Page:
Qiana Coachman-Strickland (a.k.a. DJ Q Boogie) is a longtime music lover who remembers dancing in her room and listening to records on a Fisher-Price record player when she was six years old. In the late 1990s, Qiana was first intrigued by the art of DJing. She spent years refining her craft and moonlighting as a DJ and, in 2019, she left her job as an underwriter and embraced entrepreneurship.
Qiana spoke with MetroHartford Alliance Content Manager Nan Price about how her passion developed and when she knew it was time to take the leap.
NAN PRICE: You’ve always loved music, but how exactly did you go from underwriter to full-time DJ?
QIANA COACHMAN-STRICKLAND: It’s funny, I first became interested in DJing 22 years ago when I was at Bar With No Name, which was in downtown Hartford. I remember telling a friend I wanted to learn how to DJ. The response was discouraging, basically saying: Why would you do that, it’s for boys? Back then, I was still trying to find myself, so I set that interest aside and focused on other things, like building a career.
Fast forward to about 10 years ago, my friend and I were hosting a party and I was in charge of getting the DJ. That night I got the same feeling I had back at Bar With No Name. I was dancing with a friend and mentioned I wanted to learn to DJ. That friend became my mentor who encouraged me by teaching me the basics. He gave me some turntables, speakers, a mixer, and some records. I spent a lot of time practicing and gradually started upgrading my equipment. I also acquired some other mentors who helped me.
Around that time, a friend and I started The Ultimate DJ Showcase. We wanted to bring DJs together to present their skills because we noticed there were a lot of different showcases for people singing or playing music, but nothing focused on DJs.
We started small with about 10 DJs and the engagement was phenomenal. At first, I was contacting DJs to get them on the bill, but eventually local DJs started contacting me. It became a monthly event that got bigger and bigger. All the while, I was working on my DJ skills and learning from all the other DJs. It’s basically how I became DJ Q Boogie.
NAN: At what point did you decide transition into full-time DJing. What was that decision like for you?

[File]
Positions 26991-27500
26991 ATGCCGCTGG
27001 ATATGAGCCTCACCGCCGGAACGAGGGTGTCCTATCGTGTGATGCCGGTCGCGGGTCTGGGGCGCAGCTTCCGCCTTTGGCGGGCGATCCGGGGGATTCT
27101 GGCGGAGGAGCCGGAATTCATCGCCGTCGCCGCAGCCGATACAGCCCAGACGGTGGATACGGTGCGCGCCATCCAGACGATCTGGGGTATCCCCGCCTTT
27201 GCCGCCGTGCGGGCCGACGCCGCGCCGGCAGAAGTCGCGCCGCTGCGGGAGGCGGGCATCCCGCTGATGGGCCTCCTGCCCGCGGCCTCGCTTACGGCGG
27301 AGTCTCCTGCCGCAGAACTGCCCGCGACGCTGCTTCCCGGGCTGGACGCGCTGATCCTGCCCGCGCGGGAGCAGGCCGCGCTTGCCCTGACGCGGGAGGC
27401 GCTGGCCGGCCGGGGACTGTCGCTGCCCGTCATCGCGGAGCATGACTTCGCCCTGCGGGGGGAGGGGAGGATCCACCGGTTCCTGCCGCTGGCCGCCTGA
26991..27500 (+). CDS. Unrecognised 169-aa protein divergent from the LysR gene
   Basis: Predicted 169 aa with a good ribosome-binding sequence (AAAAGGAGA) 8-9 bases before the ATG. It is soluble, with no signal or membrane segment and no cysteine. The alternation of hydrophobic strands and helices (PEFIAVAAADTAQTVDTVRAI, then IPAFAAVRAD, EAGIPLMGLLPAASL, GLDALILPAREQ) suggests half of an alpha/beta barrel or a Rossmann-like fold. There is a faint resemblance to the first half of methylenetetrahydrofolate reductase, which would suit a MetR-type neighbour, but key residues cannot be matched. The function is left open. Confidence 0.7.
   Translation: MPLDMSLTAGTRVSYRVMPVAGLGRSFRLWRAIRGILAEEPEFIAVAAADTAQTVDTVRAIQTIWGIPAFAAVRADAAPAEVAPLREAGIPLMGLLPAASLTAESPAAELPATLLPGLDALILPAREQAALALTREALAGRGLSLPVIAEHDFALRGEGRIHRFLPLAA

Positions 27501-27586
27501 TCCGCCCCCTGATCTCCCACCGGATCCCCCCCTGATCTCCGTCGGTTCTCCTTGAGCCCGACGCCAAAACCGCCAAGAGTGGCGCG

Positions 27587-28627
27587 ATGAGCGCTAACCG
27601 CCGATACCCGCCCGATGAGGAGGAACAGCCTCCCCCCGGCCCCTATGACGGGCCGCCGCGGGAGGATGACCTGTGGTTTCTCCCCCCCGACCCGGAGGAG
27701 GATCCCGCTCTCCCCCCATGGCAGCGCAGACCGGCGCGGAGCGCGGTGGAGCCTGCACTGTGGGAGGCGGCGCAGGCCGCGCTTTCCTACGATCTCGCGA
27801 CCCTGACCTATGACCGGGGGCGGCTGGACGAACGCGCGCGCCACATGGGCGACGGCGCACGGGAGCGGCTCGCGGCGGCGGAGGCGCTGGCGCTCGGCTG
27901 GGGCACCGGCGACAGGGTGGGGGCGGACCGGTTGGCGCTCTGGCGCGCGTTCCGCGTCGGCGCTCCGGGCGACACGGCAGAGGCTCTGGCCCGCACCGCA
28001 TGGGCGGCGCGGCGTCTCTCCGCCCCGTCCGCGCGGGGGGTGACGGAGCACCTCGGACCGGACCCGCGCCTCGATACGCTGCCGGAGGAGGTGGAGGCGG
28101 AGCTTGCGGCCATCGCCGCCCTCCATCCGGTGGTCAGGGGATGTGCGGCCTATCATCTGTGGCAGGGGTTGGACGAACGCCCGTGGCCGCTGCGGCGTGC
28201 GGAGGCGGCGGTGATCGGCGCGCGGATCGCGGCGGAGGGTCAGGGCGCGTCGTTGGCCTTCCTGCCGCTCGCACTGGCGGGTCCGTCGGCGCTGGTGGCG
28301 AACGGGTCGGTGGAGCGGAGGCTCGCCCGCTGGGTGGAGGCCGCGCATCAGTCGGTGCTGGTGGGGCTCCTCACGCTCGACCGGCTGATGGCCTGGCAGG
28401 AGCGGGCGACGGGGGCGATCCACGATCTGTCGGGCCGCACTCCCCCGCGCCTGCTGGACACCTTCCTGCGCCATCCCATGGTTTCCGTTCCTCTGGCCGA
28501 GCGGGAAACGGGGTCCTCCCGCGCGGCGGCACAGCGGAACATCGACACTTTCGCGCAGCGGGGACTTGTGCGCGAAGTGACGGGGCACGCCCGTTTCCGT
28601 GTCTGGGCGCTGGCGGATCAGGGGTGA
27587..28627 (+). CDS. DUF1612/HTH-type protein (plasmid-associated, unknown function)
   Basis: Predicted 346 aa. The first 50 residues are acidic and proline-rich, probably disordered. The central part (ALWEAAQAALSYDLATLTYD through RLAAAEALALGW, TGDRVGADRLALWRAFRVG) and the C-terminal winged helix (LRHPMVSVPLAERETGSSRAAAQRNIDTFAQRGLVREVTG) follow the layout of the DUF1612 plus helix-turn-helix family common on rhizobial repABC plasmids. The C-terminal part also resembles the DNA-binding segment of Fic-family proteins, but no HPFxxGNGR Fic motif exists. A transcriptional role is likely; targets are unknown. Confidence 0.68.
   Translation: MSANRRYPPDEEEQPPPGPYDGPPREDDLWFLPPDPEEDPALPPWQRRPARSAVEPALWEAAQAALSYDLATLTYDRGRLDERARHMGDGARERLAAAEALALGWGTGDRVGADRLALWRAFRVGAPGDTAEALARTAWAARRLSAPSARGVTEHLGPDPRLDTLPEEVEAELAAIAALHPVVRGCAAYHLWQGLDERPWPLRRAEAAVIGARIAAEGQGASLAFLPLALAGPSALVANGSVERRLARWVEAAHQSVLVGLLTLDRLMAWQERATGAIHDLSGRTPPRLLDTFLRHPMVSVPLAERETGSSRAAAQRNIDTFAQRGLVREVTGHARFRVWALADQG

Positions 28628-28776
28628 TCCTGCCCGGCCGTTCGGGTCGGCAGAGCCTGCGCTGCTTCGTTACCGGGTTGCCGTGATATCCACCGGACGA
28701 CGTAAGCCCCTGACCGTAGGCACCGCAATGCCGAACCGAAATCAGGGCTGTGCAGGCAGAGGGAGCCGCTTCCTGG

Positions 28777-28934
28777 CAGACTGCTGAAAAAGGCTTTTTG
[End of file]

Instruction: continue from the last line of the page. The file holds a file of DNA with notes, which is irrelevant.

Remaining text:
QIANA: It was scary at first. About six years ago, I got business cards and even that was scary, because it made it seem real. Even back then, I remember thinking: Am I really a DJ? Am I really doing this?
I started digging deep and really going out there and trying to get gigs. People were noticing me and hyped up because I’m a female DJ. In 2019, I was 1st Runner Up DJ in Hartford Magazine’s Best of Hartford poll. I had started DJing more, which was good, but I was still afraid to leave my full-time job.
Transitions had taken place, though and it had become very stressful, to the point where it was affecting my health. My husband encouraged me to leave and focus on the DJing, which he could see I was more passionate about.
Finally, on August 15, 2019, I decided to leave my underwriter job. Looking back, I wish I had left my job a lot sooner, because I really didn’t have time to focus on what I love to do.
NAN: In what ways are you getting involved in the local business community and utilizing entrepreneurial resources?
QIANA: A friend told me about the Women’s Business Center at the University of Hartford’s Entrepreneurial Center—which is where you and I met, at the 20th Anniversary event. I took a free marketing seminar there and I got so much information.
My friend Leslie Gomez of LMG Photography has had her business for about three years. She’s helped expose me to different resources and networking opportunities, including the #MakeItInCT panel series you moderate at West Hartford Coworking. It was a cool surprise to see you there!
I also went to Galvanize Connecticut in December and took a one-on-one entrepreneurship class. I connected with someone at reSET while I was there, and I’m planning to follow up.
So, I’ve been networking a lot and enjoying meeting other women entrepreneurs who are doing big things here in the Hartford area, too. I love supporting other people in the community. I’ve always loved helping people. I could always figure out what everyone else should be doing, but not myself. So now I’m focusing more on me and how to make my own business successful.
NAN: What’s next?
QIANA: I’m continuing to build my network and my business. I have been busier than ever DJing galas, women empowerment events, corporate and social Events, weddings, and parties. Leslie and I have partnered to provide an audio visual experience with my DJing and her photography. We’re also providing more lighting and sound options for clients that want to take their events to the next level.
I plan on reigniting The Ultimate DJ Showcase as an annual festival and I’m working on a video series called “Behind the Turntables” where I’ll interview local DJs and feature them on WIN-TV, YouTube, and a podcast. Stay tuned!
A few years back, I created The Art of DJing Youth Enrichment Program, an afterschool program at Dwight Bellizzi School in Hartford where I taught kids the basics of DJing, entrepreneurship, as well as life skills. I did that program for two years. I enjoyed teaching the kids and seeing them blossom into these mini/future DJs. It was an amazing experience and I’m looking forward to bringing that type of program back into some local schools.
I’m excited about what’s next. Becoming an entrepreneur is one of the best moves I’ve made in a long time and I can’t wait to see what 2020 has to offer me.